Blue wave heightens antitrust threat to Big Tech

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A Democratic sweep in the November election could pose an insurmountable threat to Big Tech, according to one Wall Street analyst.

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Alphabet Inc., Amazon Inc., Apple Inc. and Facebook Inc. have powered the S&P 500 to new highs following a bruising 34% plunge that occurred during the onset of the COVID-19 pandemic, but a Biden presidency and Democratic control of the House and Senate could derail the momentum with one fell swoop.

The so-called blue wave would “make a formidable force going after antitrust law changes with breakups possibly on the radar,” wrote Dan Ives, a New-York based analyst at Wedbush Securities.

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A Democrat-led House subcommittee proposed breaking up Big Tech due to unfair business practices in a report released Tuesday. Under such a scenario, Alphabet wouldn’t be able to own both the Google search engine and YouTube while Amazon would be barred from selling its own private-label products.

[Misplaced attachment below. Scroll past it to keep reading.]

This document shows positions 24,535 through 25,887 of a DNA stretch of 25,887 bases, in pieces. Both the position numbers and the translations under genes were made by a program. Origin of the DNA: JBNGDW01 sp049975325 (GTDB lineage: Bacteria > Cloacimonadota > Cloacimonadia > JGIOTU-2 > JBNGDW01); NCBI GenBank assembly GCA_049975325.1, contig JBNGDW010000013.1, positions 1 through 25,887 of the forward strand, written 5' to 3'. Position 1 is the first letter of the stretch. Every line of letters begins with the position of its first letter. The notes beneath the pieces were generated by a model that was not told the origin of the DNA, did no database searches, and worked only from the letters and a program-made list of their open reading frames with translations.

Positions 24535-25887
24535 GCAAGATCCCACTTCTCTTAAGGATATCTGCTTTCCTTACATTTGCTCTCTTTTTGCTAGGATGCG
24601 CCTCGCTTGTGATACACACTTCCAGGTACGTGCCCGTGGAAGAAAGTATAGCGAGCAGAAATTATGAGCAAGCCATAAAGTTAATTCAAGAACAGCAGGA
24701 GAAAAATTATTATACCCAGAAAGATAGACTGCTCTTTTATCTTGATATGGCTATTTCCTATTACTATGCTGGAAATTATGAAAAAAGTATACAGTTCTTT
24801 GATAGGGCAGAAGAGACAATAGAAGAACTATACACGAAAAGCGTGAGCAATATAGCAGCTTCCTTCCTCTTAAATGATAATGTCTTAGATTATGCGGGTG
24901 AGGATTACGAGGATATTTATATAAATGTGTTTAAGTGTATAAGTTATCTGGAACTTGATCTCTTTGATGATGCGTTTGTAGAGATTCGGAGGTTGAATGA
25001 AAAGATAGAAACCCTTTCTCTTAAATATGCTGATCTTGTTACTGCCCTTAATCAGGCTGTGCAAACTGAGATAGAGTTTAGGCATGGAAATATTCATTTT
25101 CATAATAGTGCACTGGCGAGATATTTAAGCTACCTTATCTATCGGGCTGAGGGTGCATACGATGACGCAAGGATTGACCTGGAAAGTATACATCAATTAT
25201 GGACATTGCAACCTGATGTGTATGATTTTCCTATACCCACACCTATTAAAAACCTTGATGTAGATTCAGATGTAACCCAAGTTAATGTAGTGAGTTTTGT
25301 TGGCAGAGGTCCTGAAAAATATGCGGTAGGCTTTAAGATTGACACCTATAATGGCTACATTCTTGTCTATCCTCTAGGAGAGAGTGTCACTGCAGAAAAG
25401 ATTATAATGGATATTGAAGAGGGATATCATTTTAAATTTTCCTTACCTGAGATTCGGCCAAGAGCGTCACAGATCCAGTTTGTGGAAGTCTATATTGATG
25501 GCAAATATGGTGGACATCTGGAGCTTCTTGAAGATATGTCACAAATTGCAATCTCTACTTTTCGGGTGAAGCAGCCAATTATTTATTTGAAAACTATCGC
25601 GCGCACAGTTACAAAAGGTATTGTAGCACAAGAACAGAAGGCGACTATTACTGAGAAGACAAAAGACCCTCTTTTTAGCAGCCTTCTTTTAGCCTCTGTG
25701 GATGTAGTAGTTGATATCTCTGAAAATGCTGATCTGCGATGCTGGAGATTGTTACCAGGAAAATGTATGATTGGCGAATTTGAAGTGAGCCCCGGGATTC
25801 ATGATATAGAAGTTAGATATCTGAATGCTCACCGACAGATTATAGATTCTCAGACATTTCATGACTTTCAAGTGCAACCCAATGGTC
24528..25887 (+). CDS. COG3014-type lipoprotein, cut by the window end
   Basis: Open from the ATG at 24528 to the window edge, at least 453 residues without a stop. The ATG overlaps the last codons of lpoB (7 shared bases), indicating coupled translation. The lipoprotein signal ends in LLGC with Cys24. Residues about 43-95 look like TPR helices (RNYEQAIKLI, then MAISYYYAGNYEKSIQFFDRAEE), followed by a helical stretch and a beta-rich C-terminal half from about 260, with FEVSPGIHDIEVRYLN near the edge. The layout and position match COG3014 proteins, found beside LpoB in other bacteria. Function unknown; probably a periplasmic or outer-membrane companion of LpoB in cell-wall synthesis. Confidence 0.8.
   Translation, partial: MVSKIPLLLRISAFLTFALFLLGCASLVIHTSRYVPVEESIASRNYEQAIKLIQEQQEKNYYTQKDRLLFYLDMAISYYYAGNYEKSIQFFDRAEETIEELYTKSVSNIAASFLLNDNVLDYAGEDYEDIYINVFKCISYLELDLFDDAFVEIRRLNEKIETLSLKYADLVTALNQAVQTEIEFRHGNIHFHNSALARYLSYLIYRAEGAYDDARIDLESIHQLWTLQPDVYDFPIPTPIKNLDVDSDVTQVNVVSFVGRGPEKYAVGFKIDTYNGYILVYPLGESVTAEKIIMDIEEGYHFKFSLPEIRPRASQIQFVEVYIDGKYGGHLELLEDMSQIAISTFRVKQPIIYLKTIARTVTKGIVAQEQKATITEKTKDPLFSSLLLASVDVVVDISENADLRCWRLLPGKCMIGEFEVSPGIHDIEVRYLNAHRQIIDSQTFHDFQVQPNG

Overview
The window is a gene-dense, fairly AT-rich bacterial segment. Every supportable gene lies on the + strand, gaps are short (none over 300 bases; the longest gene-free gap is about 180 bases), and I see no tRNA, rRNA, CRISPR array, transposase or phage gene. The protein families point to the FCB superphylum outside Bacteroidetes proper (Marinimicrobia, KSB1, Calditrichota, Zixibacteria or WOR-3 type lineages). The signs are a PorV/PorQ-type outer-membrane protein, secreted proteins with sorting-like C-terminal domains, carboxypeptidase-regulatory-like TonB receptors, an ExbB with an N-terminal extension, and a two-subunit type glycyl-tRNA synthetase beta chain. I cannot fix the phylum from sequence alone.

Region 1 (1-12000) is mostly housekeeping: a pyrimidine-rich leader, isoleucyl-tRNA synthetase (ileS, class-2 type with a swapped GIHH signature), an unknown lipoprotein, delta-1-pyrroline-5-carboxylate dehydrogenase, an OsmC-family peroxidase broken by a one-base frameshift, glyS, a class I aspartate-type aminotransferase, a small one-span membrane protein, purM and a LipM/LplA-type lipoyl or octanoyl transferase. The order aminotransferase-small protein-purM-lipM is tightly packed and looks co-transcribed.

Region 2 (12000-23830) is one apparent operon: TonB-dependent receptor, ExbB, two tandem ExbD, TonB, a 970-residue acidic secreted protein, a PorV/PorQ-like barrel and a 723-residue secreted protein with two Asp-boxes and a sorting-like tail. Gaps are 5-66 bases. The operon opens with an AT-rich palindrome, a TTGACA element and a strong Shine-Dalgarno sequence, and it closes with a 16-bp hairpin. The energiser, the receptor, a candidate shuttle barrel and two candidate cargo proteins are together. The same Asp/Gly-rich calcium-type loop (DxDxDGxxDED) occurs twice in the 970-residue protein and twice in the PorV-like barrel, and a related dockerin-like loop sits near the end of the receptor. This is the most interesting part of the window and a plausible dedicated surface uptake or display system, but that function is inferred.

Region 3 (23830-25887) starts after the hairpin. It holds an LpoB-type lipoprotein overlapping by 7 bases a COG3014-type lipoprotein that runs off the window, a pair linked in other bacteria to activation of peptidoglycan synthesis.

While Republicans see many of the proposals from their Democratic counterparts as “non-starters,” they have their eye on the companies for a different reason.

The House Judiciary Committee later on Tuesday released a report calling for Big Tech to be held accountable for a “consistent level of bias” and suggested modifying Section 230 of the Communications Decency Act, which gives companies like Facebook and Twitter protections against civil liability for third-party content.

So long as both chambers of Congress and the presidency aren’t controlled by a single party, Ives doesn’t see Congress agreeing on legislation, setting the stage for the “eye-popping” rally in tech stocks to continue into yearend as fundamentals and growth trajectories take hold.

One of those growth trajectories comes from lingering pandemic-related restrictions, with executives speculating about longer-term remote working as a second year of COVID-19 draws closer.

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Large-cap tech stocks have been “rerated as utilities because they’ve become essentials,” said David Rosenberg, chief economist and strategist at Toronto-based Rosenberg Research. “The longer we have the work-at-home theme, the higher the valuations these companies are going to receive."

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